He isn't even justified in wanting to be heir to the throne - according to our sources he didn't actually want this but was pushed into the role of king by his mother, his grandfather, and Criston Cole. Rhaenyra was Heir Apparent to the Iron Throne since before Aegon's birth so he and his brothers all grew up knowing very well that neither of them would sit the Iron Throne. They were fed the idea that Aegon should be king by Alicent and her allies, that's not a desire that came naturally to Aegon. In that sense they are not all that different in their delusions from Daemon Blackfyre, say, or Renly.

We don't even know whether the issues Aegon and Rhaenyra had had to do with her being the heir and not just with the fact that Alicent and Rhaenyra no longer got along. If Aegon didn't want to be king then Aegon likely had other issues with his half-sister.

That the siblings didn't get along is hardly a surprise considering Aegon's general personality. The guy was an ass, and that may have shown rather early in his life.

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10 hours ago, Daeron the Daring said:

You either misunderstand Theon Greyjoy or Aegon II. These aren't things you make your parallels covered in with. 

Both being lecherous means nothing so far. Nor being a douche. These are characteristics half the population has. 

Theon was tortured and mutilated in a dungeon cell while Aegon was maimed in a dragonbowl. The two aren't the same at all. 

We also don't know how much Aegon's reproductive organs were hurt. So far noone tought his intention to remarry was entirely pointless. 

The threatening children part is also not the best. Aegon the Younger was a threat himself, that's why his life was in danger at the first place. Bran and Rickon? Not so much. They were tools of control, they weren't threatened unless they escaped. But yea, in each situation children were taken hostages. Big deal. 

And the Black is offered to many prople. Wanna count how many people do fit these expectations? 

Besides: Theon was  acting out of character when he did bad things, he wanted to prove he's worthy for being his father's heir, and fell into it, got the worst and began it's journey of redemption. Aegon? He died the man he's always been. There was nothing that got the better of him at anything, and the fact that you're comparing Theon to him is a bad joke.

Theon wanted to belomg somewhere (altough he was good friends with Robb already, only he didn't realise the value of that), wanted to prove his worth, and was abandoned by his own villainous party. Received more than what he deserved fod his crimes, and since then he's looking for forgiveness. Aegon? Probably spent his life from age 14 (or since he realised the joy in that) drinking and whoring. Of course his feelings towards Rhaenyra were somewhat righteous, as he should've inherited due to male preferance. But Rhaenyra was named heir, weren't her feelings that her queenship was usurped righteous as well? Nevermind, Aegon wasn't fit to rule more than Rhaenyra (no, he wasn't), wasn't EVER morally on the higher ground than her.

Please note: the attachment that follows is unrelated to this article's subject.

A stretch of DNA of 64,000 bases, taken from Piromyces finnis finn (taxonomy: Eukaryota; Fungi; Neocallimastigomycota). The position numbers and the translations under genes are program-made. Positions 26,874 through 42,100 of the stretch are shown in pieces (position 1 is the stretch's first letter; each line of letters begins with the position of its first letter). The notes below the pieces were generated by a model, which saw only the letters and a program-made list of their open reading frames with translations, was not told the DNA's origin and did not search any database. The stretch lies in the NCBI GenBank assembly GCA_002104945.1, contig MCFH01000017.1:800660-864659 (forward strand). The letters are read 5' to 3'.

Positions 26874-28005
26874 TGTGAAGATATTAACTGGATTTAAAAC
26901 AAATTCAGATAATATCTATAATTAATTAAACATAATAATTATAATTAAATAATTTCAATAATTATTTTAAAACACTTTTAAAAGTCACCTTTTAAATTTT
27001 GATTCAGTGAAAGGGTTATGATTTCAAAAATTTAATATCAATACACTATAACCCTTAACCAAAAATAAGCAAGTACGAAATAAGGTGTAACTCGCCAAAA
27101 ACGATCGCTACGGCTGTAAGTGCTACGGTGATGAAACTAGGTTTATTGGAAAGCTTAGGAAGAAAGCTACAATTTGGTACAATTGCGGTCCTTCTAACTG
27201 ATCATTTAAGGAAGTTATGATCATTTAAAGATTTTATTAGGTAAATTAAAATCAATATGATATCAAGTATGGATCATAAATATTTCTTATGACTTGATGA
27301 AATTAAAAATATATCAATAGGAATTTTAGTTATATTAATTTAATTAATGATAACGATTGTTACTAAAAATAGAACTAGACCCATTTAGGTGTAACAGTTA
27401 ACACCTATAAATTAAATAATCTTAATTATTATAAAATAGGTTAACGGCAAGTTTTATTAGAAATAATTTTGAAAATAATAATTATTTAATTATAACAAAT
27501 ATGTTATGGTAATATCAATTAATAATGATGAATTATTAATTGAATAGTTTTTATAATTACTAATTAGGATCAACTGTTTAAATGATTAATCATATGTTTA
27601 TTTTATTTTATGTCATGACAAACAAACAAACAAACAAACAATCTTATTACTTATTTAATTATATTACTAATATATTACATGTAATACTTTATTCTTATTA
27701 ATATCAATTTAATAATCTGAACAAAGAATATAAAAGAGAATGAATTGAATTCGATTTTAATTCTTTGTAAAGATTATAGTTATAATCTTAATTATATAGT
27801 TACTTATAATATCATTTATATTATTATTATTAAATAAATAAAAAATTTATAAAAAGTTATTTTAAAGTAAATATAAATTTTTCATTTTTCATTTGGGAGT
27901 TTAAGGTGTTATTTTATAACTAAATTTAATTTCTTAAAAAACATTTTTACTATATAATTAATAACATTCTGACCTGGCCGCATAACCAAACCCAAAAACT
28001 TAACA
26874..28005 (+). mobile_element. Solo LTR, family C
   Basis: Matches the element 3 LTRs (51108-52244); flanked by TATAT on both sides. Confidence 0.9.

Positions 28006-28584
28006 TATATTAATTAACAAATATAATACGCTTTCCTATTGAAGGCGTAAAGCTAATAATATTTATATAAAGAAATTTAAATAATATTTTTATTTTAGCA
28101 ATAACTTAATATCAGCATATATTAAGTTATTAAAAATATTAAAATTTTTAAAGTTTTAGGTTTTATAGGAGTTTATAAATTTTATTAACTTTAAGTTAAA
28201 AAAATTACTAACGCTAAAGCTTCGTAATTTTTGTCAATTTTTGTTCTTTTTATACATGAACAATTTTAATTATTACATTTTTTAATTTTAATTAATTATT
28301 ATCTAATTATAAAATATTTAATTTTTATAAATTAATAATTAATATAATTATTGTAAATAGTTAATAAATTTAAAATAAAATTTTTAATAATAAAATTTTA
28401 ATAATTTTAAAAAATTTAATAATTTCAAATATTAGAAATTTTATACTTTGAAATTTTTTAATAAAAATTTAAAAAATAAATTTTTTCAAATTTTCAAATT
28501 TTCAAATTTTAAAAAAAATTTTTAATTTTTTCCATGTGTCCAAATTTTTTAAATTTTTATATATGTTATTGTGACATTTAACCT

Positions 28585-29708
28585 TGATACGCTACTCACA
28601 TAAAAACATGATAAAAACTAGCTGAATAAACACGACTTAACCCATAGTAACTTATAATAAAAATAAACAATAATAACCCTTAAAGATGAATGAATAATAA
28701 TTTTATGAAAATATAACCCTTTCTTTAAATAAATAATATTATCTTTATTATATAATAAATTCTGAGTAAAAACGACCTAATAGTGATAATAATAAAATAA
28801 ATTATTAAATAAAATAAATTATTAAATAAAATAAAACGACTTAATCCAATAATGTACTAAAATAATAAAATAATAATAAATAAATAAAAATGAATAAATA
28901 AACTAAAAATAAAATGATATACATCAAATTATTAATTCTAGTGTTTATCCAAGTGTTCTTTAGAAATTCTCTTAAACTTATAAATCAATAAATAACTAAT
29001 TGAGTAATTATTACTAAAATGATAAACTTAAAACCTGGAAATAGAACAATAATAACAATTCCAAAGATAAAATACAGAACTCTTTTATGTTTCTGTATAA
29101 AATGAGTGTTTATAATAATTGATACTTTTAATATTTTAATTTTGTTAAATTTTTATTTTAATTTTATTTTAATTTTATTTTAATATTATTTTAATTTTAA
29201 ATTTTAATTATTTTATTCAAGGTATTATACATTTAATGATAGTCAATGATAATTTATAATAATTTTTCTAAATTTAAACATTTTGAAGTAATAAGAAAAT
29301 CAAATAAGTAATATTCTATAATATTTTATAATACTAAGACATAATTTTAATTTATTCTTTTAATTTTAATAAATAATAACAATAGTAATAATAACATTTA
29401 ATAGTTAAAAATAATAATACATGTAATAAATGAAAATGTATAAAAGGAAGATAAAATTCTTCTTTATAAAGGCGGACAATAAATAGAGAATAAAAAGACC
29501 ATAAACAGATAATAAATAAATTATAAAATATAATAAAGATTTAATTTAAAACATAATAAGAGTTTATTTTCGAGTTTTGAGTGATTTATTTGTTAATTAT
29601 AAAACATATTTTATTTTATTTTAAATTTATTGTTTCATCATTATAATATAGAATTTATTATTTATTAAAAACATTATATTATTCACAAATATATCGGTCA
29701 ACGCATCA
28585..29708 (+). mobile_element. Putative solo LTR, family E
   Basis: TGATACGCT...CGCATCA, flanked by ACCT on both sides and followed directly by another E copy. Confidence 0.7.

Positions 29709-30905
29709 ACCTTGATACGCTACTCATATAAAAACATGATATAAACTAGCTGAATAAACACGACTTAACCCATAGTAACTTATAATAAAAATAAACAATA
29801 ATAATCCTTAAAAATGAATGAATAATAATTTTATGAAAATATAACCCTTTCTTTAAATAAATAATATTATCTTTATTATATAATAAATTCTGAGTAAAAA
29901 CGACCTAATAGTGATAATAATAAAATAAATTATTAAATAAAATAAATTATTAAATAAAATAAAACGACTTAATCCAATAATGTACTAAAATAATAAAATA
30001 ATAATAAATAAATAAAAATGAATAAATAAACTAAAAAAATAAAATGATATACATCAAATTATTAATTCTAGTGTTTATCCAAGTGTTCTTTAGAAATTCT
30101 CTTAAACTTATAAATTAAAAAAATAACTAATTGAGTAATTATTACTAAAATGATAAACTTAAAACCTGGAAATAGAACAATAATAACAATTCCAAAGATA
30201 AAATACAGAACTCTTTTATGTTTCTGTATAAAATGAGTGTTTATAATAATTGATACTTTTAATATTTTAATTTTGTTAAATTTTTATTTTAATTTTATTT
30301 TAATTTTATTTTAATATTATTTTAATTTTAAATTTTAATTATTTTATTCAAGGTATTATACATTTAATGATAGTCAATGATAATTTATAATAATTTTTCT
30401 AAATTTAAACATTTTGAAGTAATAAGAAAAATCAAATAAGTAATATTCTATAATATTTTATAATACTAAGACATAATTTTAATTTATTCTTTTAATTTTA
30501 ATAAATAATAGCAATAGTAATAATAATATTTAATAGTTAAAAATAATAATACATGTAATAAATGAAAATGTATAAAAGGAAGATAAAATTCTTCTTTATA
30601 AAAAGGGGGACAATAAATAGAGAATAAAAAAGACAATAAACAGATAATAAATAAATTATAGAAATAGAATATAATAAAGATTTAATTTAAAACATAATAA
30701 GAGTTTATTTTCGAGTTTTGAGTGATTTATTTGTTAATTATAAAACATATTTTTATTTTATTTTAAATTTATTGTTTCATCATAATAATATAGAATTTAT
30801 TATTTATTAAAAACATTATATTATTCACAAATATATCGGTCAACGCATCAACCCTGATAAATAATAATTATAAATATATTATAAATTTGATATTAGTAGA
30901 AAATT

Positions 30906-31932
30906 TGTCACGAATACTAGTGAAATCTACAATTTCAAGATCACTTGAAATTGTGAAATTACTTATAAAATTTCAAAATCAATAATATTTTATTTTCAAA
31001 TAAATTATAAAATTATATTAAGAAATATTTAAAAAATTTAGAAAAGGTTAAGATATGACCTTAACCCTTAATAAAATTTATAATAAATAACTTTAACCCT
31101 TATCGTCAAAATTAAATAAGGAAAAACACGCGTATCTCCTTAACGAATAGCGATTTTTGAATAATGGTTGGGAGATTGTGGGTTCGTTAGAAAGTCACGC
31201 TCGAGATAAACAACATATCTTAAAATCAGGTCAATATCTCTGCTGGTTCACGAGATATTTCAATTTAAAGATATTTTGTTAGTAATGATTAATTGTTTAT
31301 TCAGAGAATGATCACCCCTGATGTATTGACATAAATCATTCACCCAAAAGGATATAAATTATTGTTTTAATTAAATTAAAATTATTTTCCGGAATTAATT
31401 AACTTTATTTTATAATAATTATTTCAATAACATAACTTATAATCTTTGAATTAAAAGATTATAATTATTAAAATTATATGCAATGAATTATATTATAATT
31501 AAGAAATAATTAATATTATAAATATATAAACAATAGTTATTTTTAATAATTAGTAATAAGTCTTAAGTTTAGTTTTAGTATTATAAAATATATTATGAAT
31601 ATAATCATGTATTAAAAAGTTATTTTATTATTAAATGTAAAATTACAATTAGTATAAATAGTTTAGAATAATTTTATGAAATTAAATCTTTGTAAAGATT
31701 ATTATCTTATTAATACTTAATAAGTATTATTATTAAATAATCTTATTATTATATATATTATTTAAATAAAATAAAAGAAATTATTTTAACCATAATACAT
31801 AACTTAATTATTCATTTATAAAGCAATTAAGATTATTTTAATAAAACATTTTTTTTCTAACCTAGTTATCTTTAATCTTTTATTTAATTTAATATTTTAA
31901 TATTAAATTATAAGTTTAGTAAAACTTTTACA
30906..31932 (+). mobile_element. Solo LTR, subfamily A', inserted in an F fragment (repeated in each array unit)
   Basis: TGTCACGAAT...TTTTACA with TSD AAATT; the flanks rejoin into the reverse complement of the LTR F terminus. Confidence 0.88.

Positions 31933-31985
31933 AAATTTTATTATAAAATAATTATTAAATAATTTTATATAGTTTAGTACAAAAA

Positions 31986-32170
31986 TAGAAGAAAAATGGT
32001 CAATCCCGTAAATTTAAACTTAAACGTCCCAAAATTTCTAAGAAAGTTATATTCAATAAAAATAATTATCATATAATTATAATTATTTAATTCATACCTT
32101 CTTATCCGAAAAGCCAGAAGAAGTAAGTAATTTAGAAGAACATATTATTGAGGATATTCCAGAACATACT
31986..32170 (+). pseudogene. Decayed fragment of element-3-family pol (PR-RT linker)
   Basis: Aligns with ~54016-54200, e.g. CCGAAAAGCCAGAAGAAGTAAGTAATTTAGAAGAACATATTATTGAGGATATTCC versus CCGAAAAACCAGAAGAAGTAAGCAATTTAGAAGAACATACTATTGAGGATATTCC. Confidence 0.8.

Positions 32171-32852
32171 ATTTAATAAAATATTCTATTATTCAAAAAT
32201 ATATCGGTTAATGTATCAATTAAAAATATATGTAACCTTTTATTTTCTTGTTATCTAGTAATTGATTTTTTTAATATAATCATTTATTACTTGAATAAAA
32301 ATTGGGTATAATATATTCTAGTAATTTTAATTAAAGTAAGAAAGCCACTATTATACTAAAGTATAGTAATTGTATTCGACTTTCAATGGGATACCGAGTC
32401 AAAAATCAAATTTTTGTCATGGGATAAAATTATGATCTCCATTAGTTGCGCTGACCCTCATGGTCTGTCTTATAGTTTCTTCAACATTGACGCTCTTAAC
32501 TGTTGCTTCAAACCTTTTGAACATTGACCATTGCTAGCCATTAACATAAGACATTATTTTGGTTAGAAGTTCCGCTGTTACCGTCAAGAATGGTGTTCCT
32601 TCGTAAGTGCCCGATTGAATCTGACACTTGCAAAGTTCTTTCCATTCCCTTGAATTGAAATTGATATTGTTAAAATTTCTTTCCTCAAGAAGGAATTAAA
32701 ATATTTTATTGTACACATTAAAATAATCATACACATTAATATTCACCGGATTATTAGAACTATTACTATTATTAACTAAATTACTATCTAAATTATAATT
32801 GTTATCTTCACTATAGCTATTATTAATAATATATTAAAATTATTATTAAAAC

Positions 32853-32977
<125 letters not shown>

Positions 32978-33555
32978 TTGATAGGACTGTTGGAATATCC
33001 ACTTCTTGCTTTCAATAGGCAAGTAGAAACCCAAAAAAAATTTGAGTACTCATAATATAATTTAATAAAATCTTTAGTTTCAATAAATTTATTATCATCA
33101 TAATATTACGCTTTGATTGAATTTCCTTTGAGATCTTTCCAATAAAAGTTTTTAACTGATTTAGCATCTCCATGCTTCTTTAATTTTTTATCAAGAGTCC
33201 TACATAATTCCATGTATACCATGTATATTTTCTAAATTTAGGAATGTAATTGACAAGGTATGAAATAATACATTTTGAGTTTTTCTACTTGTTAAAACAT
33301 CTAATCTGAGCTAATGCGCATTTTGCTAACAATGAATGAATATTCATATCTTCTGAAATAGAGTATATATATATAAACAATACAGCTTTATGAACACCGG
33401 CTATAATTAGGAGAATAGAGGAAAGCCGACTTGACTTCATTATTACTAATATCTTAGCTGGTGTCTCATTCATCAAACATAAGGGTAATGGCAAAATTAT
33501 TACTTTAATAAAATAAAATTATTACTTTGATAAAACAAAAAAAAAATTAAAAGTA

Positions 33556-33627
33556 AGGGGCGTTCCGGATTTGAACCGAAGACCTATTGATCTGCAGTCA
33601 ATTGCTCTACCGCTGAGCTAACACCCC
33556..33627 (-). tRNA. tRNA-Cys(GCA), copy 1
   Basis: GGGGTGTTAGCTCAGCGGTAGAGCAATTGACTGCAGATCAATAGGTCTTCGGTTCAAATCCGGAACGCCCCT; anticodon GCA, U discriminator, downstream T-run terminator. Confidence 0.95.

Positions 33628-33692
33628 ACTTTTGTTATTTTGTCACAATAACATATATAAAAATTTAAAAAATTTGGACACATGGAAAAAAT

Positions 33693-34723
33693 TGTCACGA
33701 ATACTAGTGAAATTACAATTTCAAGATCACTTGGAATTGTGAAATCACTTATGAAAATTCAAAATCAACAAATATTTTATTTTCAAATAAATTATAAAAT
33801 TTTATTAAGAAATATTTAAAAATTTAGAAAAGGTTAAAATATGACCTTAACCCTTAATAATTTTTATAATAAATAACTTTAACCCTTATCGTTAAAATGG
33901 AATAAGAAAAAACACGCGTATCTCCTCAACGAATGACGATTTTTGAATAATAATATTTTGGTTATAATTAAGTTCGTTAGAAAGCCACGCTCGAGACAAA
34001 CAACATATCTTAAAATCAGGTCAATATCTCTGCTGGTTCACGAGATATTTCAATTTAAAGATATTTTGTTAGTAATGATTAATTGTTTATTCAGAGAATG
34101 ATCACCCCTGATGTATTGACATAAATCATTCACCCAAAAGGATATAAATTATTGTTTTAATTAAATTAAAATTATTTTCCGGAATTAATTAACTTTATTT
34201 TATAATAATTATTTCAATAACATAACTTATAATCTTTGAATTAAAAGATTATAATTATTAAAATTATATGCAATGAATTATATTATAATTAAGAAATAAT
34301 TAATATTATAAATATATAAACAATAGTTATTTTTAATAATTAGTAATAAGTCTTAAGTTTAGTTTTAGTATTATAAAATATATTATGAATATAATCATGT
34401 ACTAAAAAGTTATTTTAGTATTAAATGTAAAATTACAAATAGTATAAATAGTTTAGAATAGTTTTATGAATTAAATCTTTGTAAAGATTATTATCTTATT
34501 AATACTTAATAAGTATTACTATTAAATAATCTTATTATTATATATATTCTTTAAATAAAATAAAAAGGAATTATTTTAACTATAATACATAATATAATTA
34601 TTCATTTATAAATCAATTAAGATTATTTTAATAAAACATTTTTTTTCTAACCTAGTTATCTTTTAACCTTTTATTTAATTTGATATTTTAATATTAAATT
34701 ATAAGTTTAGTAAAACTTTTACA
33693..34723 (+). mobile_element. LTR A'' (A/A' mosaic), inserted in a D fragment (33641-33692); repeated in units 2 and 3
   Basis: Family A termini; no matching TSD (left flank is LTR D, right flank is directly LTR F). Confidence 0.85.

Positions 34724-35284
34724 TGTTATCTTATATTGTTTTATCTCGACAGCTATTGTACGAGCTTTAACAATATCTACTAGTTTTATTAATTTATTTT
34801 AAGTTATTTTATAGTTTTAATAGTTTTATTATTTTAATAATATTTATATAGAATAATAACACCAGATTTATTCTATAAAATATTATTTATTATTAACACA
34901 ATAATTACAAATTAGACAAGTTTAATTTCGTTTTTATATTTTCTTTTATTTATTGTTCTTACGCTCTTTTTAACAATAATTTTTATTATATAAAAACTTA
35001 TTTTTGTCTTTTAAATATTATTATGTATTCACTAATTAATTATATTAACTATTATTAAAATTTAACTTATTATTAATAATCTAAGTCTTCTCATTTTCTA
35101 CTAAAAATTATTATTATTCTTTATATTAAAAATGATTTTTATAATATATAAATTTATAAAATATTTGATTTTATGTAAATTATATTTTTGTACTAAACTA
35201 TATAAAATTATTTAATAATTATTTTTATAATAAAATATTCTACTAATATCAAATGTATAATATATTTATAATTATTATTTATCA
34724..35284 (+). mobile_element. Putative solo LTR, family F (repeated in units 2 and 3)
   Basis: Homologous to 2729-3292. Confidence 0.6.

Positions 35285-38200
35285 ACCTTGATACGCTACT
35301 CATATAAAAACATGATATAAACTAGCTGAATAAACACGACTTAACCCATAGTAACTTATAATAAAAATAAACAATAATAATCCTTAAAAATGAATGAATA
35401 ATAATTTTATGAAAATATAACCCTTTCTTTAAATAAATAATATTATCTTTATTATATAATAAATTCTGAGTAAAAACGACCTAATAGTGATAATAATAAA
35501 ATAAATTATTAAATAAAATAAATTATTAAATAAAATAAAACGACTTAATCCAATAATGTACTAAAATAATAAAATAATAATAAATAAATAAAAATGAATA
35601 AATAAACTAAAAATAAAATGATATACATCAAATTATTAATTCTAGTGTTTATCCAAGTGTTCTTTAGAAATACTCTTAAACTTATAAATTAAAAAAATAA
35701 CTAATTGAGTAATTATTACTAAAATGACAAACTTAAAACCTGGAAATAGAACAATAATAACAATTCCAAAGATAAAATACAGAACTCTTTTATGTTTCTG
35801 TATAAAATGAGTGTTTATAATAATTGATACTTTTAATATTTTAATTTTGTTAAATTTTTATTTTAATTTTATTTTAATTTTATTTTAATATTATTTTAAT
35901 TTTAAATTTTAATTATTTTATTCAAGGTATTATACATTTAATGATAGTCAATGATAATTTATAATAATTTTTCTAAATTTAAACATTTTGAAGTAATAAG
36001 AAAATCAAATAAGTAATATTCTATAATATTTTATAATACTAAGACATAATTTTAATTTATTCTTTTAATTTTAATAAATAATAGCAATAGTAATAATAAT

You can draw parallels between similarities or opposites, but not between differences, and oh boy, Theon never was in the same league as Aegon II. He had his downfall, will have his redemption as well, unlike Aegon, who died the terrible person he just was. 

Notice how you're alone with your opinion (regarding Aegon)? Surely that means something. 

 

Result of their torture is the same, they are both ruined image of promising careless youth they were.

There is more enough to show that Aegon II injuries influenced him in similar way to Theon ( for example when taunted by Mance Rayder's spearwives):
 

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Whilst plots and counterplots swirled around him, and enemies closed in from every side, Aegon II remained oblivious. The king was not a well man. The burns he’d suffered at Rook’s Rest had left scars that covered half his body. Mushroom says they had rendered him impotent as well. Nor could he walk. His leap from Sunfyre’s back at Dragonstone had broken his right leg in two places, and shattered the bones in his left. The right had healed well, Grand Maester Orwyle records; not so the left. The muscles of that leg had atrophied, the knee stiffening, the flesh melting away until only a withered stick remained, so twisted that Orwyle thought His Grace might do better were it cut away entirely. The king would not hear of it, however. Instead he was carried hither and yon by litter. Only toward the end did he regain the strength to walk with the aid of a crutch, dragging his bad leg behind him.